It’s a long, thoughtful read. Here’s the link: questions" />

Comments

 +   9 people like this
Posted by PleasantonAdvocate, a resident of Ironwood,
on Mar 24, 2021 at 9:02 pm

PleasantonAdvocate is a registered user.

These sound like some compelling arguments, but some of them are debatable.

Roadways

Kentucky as 79000 miles of roadway. California has 394000.
CA population is 9x Kentucky. Assuming average mile per capita is same -it still means that CA has 5x the roads and they are driven by 10x more people -so each roadway (assuming equally driven) would be driven on 2x and will need more maintenance and have shorter life. Not to mention the fact that CA has all sorts of earthquake challenges, diverse wildlife and different geo to make the roads more complex.


 +   5 people like this
Posted by Don G, a resident of Alamo,
on Mar 25, 2021 at 9:54 am

Don G is a registered user.

California DOES NOT ban natural gas in new construction. SOME cities have gone that way, but not the State.


 +   4 people like this
Posted by Anne Cavazos, a resident of San Ramon,
on Mar 25, 2021 at 11:45 am

Anne Cavazos is a registered user.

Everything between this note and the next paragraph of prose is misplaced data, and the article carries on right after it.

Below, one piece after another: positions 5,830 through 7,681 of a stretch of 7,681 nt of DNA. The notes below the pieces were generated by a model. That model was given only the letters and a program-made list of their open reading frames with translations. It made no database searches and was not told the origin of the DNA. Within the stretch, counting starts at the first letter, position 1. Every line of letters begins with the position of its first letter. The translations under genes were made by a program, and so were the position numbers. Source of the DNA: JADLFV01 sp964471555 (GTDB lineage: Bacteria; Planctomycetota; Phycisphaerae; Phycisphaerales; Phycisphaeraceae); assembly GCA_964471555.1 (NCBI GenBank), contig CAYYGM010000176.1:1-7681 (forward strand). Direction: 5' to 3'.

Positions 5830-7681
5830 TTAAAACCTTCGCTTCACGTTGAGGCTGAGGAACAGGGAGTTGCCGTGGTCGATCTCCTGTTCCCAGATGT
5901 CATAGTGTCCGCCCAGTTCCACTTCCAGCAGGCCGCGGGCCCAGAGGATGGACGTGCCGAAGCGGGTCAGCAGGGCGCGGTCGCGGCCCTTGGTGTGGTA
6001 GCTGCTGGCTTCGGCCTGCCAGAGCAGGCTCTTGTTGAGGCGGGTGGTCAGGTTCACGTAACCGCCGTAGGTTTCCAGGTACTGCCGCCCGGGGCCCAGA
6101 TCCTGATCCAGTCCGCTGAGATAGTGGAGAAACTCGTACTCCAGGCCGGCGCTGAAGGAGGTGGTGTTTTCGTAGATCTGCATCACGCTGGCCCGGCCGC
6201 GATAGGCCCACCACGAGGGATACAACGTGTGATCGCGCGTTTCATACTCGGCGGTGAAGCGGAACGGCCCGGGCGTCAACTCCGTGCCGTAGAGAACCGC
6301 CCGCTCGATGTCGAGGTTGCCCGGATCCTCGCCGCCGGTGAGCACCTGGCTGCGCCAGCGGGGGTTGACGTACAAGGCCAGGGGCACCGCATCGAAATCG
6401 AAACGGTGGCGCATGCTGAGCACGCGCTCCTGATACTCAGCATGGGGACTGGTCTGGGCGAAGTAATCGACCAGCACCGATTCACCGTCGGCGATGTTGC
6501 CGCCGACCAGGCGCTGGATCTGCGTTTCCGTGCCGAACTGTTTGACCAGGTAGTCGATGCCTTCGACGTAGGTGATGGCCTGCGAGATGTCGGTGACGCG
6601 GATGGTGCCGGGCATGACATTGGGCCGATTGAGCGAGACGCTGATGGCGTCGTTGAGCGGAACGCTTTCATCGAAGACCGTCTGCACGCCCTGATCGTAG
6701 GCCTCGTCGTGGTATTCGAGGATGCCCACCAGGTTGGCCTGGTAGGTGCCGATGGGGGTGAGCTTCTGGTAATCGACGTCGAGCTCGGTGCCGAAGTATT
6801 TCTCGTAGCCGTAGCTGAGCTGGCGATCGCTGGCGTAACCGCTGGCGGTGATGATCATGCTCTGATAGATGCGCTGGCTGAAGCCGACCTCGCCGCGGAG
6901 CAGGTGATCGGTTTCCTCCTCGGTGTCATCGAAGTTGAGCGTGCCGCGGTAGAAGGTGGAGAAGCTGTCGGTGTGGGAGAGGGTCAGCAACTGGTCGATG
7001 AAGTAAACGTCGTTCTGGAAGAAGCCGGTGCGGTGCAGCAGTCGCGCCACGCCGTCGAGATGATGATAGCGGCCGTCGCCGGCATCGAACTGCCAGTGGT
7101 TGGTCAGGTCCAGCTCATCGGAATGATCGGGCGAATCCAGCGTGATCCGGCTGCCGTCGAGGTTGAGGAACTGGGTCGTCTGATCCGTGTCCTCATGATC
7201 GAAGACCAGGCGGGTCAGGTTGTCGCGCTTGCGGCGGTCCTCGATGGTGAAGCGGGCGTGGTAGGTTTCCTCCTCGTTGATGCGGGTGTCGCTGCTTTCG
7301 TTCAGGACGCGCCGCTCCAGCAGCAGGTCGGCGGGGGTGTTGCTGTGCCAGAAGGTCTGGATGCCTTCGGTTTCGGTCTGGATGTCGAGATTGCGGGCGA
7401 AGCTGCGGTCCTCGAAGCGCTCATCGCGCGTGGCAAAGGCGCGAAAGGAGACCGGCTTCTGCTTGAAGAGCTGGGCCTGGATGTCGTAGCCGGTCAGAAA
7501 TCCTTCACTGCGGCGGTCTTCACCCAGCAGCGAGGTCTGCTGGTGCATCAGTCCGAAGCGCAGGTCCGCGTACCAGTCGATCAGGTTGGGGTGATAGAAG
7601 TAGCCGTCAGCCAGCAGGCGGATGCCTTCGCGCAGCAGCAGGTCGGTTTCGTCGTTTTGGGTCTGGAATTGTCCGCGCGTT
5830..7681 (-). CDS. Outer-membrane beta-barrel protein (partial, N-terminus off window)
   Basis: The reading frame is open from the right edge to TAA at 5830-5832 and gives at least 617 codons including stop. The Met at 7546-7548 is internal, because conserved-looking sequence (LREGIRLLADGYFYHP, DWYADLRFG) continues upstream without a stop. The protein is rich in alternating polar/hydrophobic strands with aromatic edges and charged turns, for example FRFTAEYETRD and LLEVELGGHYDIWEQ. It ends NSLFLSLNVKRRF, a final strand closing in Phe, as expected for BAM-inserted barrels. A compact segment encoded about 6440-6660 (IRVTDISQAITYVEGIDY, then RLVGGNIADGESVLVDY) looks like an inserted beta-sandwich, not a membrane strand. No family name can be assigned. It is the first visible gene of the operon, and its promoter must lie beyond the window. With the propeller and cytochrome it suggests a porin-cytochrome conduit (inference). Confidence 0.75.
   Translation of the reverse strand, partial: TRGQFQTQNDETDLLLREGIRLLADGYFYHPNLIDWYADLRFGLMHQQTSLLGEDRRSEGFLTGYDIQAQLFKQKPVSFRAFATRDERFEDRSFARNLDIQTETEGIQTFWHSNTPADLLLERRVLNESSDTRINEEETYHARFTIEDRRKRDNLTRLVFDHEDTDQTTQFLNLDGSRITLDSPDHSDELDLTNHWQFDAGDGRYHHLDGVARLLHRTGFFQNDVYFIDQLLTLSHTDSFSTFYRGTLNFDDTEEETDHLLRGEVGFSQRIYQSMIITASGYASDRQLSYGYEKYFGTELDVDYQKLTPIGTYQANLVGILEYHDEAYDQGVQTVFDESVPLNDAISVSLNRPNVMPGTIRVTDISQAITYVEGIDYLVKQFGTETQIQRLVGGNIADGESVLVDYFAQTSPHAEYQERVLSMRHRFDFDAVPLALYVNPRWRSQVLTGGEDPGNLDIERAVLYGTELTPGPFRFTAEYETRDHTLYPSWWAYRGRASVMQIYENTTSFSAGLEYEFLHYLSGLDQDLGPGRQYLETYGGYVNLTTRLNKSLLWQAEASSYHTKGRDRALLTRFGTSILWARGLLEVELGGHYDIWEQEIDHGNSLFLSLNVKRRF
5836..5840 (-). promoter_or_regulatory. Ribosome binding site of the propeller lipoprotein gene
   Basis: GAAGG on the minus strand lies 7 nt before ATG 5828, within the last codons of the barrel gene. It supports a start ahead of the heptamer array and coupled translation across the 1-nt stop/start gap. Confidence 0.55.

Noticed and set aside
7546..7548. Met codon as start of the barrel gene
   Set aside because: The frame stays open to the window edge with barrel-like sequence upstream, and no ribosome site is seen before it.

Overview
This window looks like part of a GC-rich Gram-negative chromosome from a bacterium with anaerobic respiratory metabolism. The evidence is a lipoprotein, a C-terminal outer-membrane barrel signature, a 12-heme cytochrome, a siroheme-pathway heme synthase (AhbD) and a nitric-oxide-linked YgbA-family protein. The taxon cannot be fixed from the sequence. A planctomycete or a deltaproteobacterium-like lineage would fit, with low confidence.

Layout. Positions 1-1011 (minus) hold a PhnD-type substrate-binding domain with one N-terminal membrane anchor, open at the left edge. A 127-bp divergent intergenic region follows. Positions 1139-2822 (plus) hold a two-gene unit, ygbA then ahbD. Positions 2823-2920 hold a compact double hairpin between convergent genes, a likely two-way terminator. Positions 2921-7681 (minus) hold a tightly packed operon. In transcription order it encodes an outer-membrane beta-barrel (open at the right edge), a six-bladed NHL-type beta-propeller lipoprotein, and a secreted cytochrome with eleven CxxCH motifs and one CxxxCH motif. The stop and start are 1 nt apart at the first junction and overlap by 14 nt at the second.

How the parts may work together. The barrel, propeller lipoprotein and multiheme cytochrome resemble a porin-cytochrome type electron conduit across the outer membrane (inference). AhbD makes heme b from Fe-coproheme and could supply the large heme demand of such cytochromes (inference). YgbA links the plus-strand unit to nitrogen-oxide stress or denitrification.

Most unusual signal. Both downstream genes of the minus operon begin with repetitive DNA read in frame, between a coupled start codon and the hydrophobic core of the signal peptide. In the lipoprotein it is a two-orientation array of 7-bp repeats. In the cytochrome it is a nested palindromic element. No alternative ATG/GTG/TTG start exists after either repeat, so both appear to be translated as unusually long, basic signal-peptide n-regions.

Hello Tim,

As the first commenter noted, you do have many compelling arguments. The higher costs in California is certainly a complex issue but not one I believe can be addressed in a five paragraph blog. I'm positive that many other issues are involved. I do however, appreciate you starting a conversation about the issues we have in California. I would specifically like to address the electricity problem.

2035 is 14 years from now. I certainly hope that the grid infrastructure will be improved by then. Green power is certainly not to be blamed for the outages, it is the grid infrastructure. California also has hydroelectric power which is on all the time in the summer.

As an aside, I don't believe that we should only focus on all electric vehicles. I owned one for awhile and although I observed many benefits to owning on there are many challenges as well.

Challenges to owing all electric include:
- the cost of the vehicle itself
- people who live in multi family units and do not have access to a 240V charging capability
- In my own experience, the charging units are not well maintained. I've been at a a supercharging station where one charges at a very low rate but the next one over is working at full capacity. If the entire charging area is full, no one can get charging at full capacity. For the 220 mile vehicle I owned, it took anywhere from 45 minutes to 2 hours to get a full charge which I wanted to have during the wildfires last summer in case I needed to evacuate. At home with a 240V charger, the same as a dryer uses, it charges overnight.

I would like to see hydrogen powered cars included in the governor's plan.
Hydrogen powered vehicles take about 5 minutes to fill, similar to filling a gasoline or hydrogen powered vehicle. They also have similar ranges to the electric vehicle and companies are working on improving the technology.

I would appreciate any substantive feedback on my comments.

Best,
Anne